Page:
The Dark Knight

>> Monday, July 21, 2008

That was spectacular.

If you have an IMAX theater nearby that's showing The Dark Knight, it's absolutely worth it. Director Chris Nolan shot several crucial sequences of the movie using an IMAX camera; there's something uniquely stunning about seeing a tractor-trailer rig flip end-over-end on a screen that's seven stories tall. Discovery Place, the local venue where I saw The Dark Knight this evening, is an OMNIMAX venue with the curved-dome screen: shots of the Chicago and Hong Kong skylines (two of the locations used in the film) enfold and encircle the viewer, offering the illusion of 3D.

Even if you don't have the chance to see the movie in IMAX, it's worth seeing on a normal screen. As Nolan did in Batman Begins, the material is treated seriously but not too. There's a subtle, wry humor that's not condescending; at the same time the movie often feels as sober as Dog Day Afternoon or Zodiac.

There's actually not a lot I want to say about this movie: it was pleasantly surprising in places, and I don't want to spoil any of those pleasures or jolts. Genre pictures in general and superhero movies in particular have their tropes, and The Dark Knight sticks to many of them. But Nolan gets credit for taking several of the rules and breaking them over his knee--no, I'm not going to tell you which ones. I will say that Heath Ledger really is just as good as everyone says he is, and may have offered a definitive Joker for some years to come*; I'll also add that Ledger isn't the only member of the cast to give a damn fine performance and it's a credit to both Ledger and everyone else that Ledger's Joker doesn't steal the film (alright, I'll throw in one more thing on the subject: Gary Oldman gives us another redemptive performance as Jim Gordon after years of lazy, scenery-chewing performances--Batman Begins and The Dark Knight are fine reminders of just how good Oldman can be, kudos).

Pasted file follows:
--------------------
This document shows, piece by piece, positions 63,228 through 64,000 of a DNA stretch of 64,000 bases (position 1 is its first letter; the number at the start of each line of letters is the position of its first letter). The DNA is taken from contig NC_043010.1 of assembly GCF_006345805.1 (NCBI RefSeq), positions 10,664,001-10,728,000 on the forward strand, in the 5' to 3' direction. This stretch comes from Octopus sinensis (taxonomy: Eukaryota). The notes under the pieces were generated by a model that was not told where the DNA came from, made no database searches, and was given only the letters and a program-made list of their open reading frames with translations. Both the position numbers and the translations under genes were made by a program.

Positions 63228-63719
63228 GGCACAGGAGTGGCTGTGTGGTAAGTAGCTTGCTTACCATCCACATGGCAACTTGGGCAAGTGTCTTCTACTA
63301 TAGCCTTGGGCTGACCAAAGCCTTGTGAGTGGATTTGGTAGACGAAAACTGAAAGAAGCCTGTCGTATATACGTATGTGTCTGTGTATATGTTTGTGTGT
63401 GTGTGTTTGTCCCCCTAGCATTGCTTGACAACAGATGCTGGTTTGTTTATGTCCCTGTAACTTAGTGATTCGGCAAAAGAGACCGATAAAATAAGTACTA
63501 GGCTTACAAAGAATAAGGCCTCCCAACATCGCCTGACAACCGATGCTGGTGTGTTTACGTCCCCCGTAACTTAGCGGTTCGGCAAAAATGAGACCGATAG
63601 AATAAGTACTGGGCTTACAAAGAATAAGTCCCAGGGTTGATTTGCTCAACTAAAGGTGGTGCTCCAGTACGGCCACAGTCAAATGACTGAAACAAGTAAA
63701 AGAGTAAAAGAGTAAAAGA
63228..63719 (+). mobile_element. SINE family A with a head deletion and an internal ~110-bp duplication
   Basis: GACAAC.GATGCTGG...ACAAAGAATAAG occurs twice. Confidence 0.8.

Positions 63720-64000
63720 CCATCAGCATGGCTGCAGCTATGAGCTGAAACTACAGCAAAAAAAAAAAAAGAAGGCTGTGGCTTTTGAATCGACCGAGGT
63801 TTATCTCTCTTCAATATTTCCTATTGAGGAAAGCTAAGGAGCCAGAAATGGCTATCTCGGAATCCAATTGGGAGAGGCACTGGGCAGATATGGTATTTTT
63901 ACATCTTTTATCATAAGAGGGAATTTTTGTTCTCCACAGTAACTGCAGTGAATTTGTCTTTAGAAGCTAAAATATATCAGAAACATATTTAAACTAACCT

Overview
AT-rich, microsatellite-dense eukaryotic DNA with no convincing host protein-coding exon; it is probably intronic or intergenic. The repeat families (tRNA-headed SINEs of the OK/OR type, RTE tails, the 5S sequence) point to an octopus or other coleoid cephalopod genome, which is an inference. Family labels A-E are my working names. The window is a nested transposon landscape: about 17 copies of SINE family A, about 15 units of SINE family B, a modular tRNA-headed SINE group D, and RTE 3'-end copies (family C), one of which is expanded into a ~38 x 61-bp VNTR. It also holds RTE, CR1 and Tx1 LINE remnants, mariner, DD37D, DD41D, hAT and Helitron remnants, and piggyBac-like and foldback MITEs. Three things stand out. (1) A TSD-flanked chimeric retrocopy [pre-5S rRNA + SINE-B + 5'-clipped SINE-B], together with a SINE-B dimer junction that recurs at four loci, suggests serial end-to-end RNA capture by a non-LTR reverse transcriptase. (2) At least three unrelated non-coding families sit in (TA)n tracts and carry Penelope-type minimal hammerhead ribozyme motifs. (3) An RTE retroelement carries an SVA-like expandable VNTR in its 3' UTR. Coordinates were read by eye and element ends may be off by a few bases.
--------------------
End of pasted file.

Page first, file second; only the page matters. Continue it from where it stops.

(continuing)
I'll also mention that there were moments in Knight that disturbed me and moments that scared me and moments that made me sad. And in a movie way, a good way and not just a superhero-movie-ish sort of way. There were moments that made me laugh, and in a generally-good way, but you expect funny moments in a superhero movie. It's the rare superhero movie that can affect you (Spider-Man 2 is one of the few that comes to mind--the scene in the el train is genuinely moving, and Knight laps it). Knight managed to get me worrying about characters' souls. And there are moments in the movie that are genuinely unpleasant in the best possible way, scenes that remind you of how provocative the art of film can be.

On that note I'll point out one very last thing: Knight is also possibly the only superhero movie I can think of offhand that bothers its pretty little head with consequences. Every superhero movie has things exploding, things knocked ass-over-end, broken glass and wrecked cars. It's practically a given that epic battles cause epic damage in superhero movies, but The Dark Knight is the only one I can think of that offers up a running death toll over the course of the film. There are people in those cars, and inside those buildings, people with friends and loved ones who will have to clean up the messes left in the wake of destruction. Knight manages to make it clear that people are playing for high stakes (and sometimes losing), and escalation and the repercussions of escalation become a major theme of the movie before the credits roll. It's not perfectly done--there's a lot of joy in blowing things up in a summer action movie--but it's done well enough for those explosions and crashes to leave a smoldering bad taste in your mouth when characters in a subsequent scene discuss how many of their friends died today.